How We Make the Bench-Bar Dinner Happen and Why It Matters

Pictured above, Honorees from the 2019 Bench-Bar Dinner

On October 30, 2019 and for the 26th year in a row, the Young Lawyers Conference of the Virginia State Bar held the Bench-Bar Dinner. This annual event celebrates diversity in Virginia’s judiciary by honoring newly elected and appointed minority and female judges.  The Bench-Bar Dinner provides an opportunity for attorneys of all ages and levels of practice to socialize outside of work with judges from every corner of the Virginia judiciary. The program consists of an informal cocktail hour followed by a sit-down dinner featuring remarks from Virginia State Bar leaders and a keynote speaker on a subject that speaks to young lawyers. The evening closes with recognition of the judicial honorees.

Anna Birkenheier and I have co-chaired the Bench-Bar Dinner together for the past two years.  While we are MCs of the event and are responsible for its execution, most of what we do takes place behind the scenes, months ahead of the dinner. For the most part, planning starts about three months before the date of the dinner. More or less, our jobs begin once we receive notice of the newly appointed judges who will be honored at the Bench Bar Dinner. For planning purposes, a lot depends on the list of honorees. The list tells us the names and number of our honorees, which allows us to send invitations, create the event program, and assemble publicity materials. The number of honorees could also affect our chosen venue, which is one of the first decisions we have to make.

Once we have our list of honorees, planning kicks into high gear. Because there is a lot of planning to do in a limited time, we rely on teamwork to accomplish it all.  We have subcommittees made up of other YLC members who generously volunteer their time to help us publicize and solicit sponsors for the event. In addition, we work closely with Bar Services Director Maureen Stengel, who has masterfully supervised this event for years. This past year, we were also fortunate to work with the Bar’s Meetings Coordinator Mallory Ralston, who liaised with the venue, managed ticket sales, and kept track of the master budget among many other critical responsibilities. During the event itself, Anna and I continue to oversee things like seating, sound, and IT issues, again with the invaluable support of Bar personnel who staff and coordinate the event. In short, bringing this event to life takes a good deal of time, attention to detail, and most importantly teamwork. And it is well worth it.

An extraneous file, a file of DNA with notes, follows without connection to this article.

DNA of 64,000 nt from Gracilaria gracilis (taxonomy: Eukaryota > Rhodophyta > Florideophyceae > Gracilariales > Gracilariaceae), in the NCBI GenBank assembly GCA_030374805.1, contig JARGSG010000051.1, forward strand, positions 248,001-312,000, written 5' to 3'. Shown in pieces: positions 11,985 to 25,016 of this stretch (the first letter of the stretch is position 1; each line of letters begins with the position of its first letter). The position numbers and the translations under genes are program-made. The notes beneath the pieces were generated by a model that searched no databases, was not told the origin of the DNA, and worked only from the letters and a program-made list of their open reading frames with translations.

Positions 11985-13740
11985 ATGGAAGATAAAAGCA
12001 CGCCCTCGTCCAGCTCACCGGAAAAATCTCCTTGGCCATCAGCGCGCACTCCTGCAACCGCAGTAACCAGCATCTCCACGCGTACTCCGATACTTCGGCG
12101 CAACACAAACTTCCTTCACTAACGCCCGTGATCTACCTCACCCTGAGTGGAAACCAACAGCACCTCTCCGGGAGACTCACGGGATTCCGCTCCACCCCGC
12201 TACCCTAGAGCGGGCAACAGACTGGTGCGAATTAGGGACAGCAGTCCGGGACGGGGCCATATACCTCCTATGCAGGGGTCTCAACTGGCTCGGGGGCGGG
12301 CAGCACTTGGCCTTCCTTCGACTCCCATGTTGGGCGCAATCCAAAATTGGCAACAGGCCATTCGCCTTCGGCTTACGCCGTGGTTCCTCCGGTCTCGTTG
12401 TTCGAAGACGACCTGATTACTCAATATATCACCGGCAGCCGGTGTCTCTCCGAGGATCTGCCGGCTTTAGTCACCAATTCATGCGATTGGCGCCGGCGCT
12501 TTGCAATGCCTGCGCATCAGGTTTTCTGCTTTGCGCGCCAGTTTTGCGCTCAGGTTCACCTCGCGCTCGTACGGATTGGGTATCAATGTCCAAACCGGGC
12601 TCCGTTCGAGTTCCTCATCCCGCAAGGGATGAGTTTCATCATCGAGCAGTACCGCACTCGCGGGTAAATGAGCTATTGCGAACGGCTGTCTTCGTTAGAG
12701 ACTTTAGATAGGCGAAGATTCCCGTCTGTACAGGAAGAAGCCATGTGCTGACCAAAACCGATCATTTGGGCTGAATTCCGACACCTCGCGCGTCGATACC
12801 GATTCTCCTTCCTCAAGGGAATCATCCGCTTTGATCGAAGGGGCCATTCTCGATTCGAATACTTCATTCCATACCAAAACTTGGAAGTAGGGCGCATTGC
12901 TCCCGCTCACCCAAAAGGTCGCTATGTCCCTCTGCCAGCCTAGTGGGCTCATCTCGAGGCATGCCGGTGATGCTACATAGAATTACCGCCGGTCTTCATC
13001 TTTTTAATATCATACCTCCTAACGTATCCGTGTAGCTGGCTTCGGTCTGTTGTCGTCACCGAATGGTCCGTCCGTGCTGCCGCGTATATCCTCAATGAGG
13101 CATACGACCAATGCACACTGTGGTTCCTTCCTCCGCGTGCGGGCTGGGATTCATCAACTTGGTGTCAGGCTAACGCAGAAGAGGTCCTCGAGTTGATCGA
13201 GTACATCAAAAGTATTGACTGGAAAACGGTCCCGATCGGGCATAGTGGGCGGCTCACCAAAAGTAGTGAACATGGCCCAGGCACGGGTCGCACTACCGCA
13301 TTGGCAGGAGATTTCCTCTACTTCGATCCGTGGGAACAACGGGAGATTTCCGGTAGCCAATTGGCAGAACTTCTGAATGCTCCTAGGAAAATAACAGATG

Despite the relatively long tenure of the Bench-Bar Dinner, this year was a standout for multiple reasons. For one, we had the largest class of judicial honorees since the event’s inception, including 38 state court judges, two federal judges, and one Virginia Supreme Court justice. We also broke with recent tradition and moved the date of the event from early spring to the fall. And for the very first time, a group of undergraduate college students from VCU’s newly formed minority pre-law society attended the event. These ambitious aspiring lawyers were delighted to be part of the celebration and expressed interest in returning next year.

Anna and I were pleased but not surprised that the Bench-Bar Dinner is receiving notice from outside the professional legal community. This event is significant because it recognizes that diversity in the judiciary matters to our justice system. As with all people, a judge’s ethnicity, race, and sex affect his or her life experiences, which in turn influence his or her point of view and understanding of the world. While this does not affect legal reasoning, it can affect decision-making. In addition, Virginia has a diverse racial and ethnic population, so a lack of diversity in the judiciary may shade the public’s view of justice in this State. The YLC understands this and believes that diversity in the judiciary promotes a more equitable justice system for these important reasons. Our honorees also understand this and are routinely enthusiastic to take part in this special evening. This year, several of our honorees reported that they were the first, or one of the first, female judges in their district and were proud to have that role.

In sum, the Bench-Bar Dinner is a wonderful event that celebrates the changing face of our judiciary and the individual jurists who are making that change happen. We hope that members of our Bar will continue to support and enjoy this annual tradition for years to come.

About the Author

Madeline Gibson is a 2014 graduate of the University of Virginia School of Law and is an Assistant Attorney General in the Office of the Virginia Attorney General’s Trial Section. An active member of the Young Lawyers Conference, Ms. Gibson has served as co-chair of the Bench-Bar Dinner program with Anna Birkenheier for the past two years.

Please follow and like us: